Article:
(Adds details of offering, ownership, fleet plans)
SAO PAULO, Dec 1 (Reuters) - Azul SA, Brazil’s third-biggest airline, revived plans for an initial public offering in Sao Paulo and New York as it prepared to add the first of 75 Airbus jets and to begin flights to the United States.
Azul plans to list preferred shares on the Level 2 chapter of the Sao Paulo Stock Exchange, and American depositary shares on the New York Stock Exchange, according to a filing with the U.S. Securities and Exchange Commission on Monday.
The preliminary prospectus did not give clear guidance on the size or timing of the offering.
IFR, a Thomson Reuters capital markets publication, reported earlier this year that Azul had revived plans for an IPO worth around $1 billion.
The airline’s IPO will be a return to the market for David Neeleman, who founded JetBlue Airways Corp and left that airline in 2008 to launch the Brazilian carrier, his fourth airline startup.
Since then, he has grown Azul from a niche regional carrier to a credible challenger to Brazil’s dominant duo, Gol Linhas Aereas SA and the TAM division of Chile’s Latam Airlines Group SA.
Neeleman, Azul’s chairman and chief executive officer, owns 67 percent of voting shares and 4.58 percent of outstanding preferred shares. He and other shareholders may also sell an unspecified portion of their stakes in the airline as part of the offering.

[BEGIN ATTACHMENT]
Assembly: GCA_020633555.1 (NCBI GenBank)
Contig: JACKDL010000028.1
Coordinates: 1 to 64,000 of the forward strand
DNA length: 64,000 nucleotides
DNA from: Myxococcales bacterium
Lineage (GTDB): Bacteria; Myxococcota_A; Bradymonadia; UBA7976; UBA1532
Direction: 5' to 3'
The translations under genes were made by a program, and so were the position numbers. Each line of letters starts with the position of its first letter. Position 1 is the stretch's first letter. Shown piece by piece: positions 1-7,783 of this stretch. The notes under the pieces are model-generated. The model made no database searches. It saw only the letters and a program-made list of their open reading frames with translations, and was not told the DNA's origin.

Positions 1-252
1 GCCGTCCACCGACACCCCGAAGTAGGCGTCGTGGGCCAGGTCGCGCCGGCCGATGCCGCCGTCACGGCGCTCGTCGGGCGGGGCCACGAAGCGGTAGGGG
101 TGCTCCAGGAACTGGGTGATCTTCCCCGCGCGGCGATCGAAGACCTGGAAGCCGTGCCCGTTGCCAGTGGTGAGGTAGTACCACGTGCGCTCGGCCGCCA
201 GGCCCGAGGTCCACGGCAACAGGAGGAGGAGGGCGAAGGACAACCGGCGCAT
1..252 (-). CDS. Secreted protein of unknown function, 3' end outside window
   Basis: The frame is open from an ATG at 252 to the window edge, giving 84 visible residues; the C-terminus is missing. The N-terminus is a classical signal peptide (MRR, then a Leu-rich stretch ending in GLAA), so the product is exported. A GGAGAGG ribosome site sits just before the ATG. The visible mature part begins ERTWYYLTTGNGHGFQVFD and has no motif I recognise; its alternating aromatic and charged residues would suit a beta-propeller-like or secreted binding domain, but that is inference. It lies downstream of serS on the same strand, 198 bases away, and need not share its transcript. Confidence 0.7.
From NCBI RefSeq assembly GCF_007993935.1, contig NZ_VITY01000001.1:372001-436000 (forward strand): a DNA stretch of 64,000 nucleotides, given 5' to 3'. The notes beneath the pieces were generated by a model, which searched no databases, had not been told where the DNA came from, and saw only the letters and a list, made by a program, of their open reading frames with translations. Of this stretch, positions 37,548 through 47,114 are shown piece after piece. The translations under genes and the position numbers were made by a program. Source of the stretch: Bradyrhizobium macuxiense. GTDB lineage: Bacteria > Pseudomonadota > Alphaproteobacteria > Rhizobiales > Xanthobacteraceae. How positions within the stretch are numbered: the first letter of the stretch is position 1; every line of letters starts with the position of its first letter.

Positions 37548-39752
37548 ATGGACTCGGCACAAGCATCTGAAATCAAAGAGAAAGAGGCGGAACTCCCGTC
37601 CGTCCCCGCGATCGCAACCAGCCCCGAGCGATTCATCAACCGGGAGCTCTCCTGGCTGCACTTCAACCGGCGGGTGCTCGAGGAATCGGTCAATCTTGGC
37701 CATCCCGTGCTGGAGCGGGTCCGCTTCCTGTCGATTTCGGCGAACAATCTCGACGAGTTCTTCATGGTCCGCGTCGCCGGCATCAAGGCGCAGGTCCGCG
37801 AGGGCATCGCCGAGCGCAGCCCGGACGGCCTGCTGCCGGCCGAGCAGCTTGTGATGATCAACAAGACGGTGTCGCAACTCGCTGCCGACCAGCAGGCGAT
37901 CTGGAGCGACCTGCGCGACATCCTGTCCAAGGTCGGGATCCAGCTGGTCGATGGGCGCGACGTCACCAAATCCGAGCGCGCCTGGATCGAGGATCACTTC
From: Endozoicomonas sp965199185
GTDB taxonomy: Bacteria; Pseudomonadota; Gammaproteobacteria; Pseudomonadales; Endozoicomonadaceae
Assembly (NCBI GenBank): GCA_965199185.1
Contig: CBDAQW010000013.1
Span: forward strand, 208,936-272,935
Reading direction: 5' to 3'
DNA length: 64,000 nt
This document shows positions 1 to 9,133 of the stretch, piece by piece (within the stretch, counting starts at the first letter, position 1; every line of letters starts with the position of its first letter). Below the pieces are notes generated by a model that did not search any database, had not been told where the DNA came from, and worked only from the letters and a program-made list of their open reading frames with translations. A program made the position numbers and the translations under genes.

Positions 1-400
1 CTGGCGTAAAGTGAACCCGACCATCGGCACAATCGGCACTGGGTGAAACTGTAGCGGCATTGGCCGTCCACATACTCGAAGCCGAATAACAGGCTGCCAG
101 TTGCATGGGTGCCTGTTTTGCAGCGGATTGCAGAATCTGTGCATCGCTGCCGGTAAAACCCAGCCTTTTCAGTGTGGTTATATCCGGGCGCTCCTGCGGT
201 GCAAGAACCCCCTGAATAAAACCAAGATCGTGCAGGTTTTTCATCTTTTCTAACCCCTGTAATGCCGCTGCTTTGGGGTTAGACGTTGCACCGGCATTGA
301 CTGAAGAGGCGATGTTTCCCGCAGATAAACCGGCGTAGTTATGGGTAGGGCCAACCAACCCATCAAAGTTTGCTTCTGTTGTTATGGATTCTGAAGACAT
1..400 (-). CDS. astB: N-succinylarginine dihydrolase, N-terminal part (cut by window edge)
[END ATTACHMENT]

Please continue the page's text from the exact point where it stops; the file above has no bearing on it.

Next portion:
Press representatives for Azul declined to comment on the IPO.
The announcement comes on the heels of an order for 35 A320neo narrow-body aircraft from Europe’s Airbus and a leasing agreement for 28 more jets of the same model.
In April, Azul announced plans to start flights to southern Florida early next year, followed by flights to New York, using a dozen leased wide-body jets, first A330-200 and then A350-900 aircraft.
The new fleet plans came as a blow to Brazilian planemaker Embraer SA. Azul is the sole domestic operator of Embraer regional jets, seating up to 130 passengers, but a stalled regional aviation plan in Brazil’s Congress left the airline without incentives to add more Embraer jets.
Embraer shares fell 5 percent in Sao Paulo trading, and were on track for their worst one-day drop in a year. (Reporting by Brad Haynes; Editing by Bernadette Baum)